when I saw the prosperity of the wicked.
For they have no pangs until death;
their bodies are fat and sleek.
They are not in trouble as others are;
they are not stricken like the rest of mankind.
Therefore pride is their necklace;
violence covers them as a garment.
Their eyes swell out through fatness;
their hearts overflow with follies.
They scoff and speak with malice;
loftily they threaten oppression.
They set their mouths against the heavens,
and their tongue struts through the earth.
Therefore his people turn back to them,
and find no fault in them.
And they say, ‘How can God know?
Is there knowledge in the Most High?’
Behold, these are the wicked;
always at ease, they increase in riches.
All in vain have I kept my heart clean
and washed my hands in innocence.
For all the day long I have been stricken
and rebuked every morning.
—Psalm 73:1-14 ESV

Last week was good. I commented to my wife that for the first time in an exceedingly long time, life felt normal. She smiled and the sky grew bluer. Today it was 73 degrees outside. The crocuses were shouting.

But a late afternoon bluster blew in gloom, and our souls were disquieted by more bad news. We’d had our week, however fleeting. Time for more tears.

Will it be another season of loss? One wet finger in the wind cannot tell me.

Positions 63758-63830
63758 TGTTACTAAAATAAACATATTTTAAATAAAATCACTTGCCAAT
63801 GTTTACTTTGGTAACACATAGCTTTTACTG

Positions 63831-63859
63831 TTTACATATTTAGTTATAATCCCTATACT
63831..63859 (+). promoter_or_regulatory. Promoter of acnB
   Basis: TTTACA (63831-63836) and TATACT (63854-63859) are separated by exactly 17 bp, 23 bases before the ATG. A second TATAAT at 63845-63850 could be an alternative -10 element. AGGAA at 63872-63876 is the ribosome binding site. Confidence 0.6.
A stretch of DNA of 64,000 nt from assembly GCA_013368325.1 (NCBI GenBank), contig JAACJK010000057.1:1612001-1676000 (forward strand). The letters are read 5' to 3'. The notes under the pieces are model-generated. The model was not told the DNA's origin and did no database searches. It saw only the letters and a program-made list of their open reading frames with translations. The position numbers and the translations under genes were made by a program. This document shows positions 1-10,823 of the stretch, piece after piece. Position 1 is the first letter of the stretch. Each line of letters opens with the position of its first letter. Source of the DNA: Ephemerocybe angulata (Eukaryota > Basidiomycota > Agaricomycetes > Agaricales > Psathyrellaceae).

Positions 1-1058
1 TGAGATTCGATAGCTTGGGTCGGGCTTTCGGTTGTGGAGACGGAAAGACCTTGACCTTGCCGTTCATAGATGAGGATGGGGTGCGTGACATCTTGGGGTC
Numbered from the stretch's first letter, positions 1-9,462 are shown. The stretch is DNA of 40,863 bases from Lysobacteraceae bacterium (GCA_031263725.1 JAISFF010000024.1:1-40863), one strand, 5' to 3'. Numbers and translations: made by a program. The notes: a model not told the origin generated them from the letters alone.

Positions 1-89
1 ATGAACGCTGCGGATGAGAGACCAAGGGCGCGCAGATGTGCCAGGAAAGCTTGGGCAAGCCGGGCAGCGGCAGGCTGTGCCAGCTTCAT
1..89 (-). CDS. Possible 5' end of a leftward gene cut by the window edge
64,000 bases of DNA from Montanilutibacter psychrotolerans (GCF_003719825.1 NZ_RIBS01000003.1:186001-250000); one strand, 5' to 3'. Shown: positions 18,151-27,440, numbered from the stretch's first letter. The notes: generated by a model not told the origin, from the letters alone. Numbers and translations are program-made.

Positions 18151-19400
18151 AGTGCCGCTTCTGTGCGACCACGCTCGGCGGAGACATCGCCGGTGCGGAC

I don’t know why some prosper and some don’t. That person over there mints money with every breath, but that broken fellow propped up against a crumbling brownstone…wasn’t he there last year, too? His crime? He was a decent person who only tried to do what was right, but someone took advantage of his kindness. We comfort ourselves with the knowledge that at least he doesn’t have dogs licking his sores.

We in America love the rags to riches story. American Idol taps into this nation’s consciousness like an epidural. Celebrity is its own reward. We simply adore our celebrities. Look at how many were troubled by Brad and Jen’s split last year: All those homes! How will they ever divvy them up fairly?

On the other hand, the people who stay in rags or who find themselves moving in that direction, well, we don’t reserve as much affection for them. Houses on BoardwalkNone of them make it to the cover of the highest-circulating magazine in the country, People. Didn’t Jesus Himself say we would always have folks like that? They’re a dime a dozen, aren’t they?

A friend who was a missionary told of being dropped off in the middle of Africa, but his scheduled ride never materialized. After a day left stranded out in the bush, he started walking, only to eventually come to a village. In that village, he was welcomed by a Christian family. They put all the food they had in front of him, and even that wasn’t much. Just some goat intestines—not fully emptied. Those folks were destitute, but they welcomed this fellow believer with glad hearts. My friend said he was so blessed by that family that he would never forget them.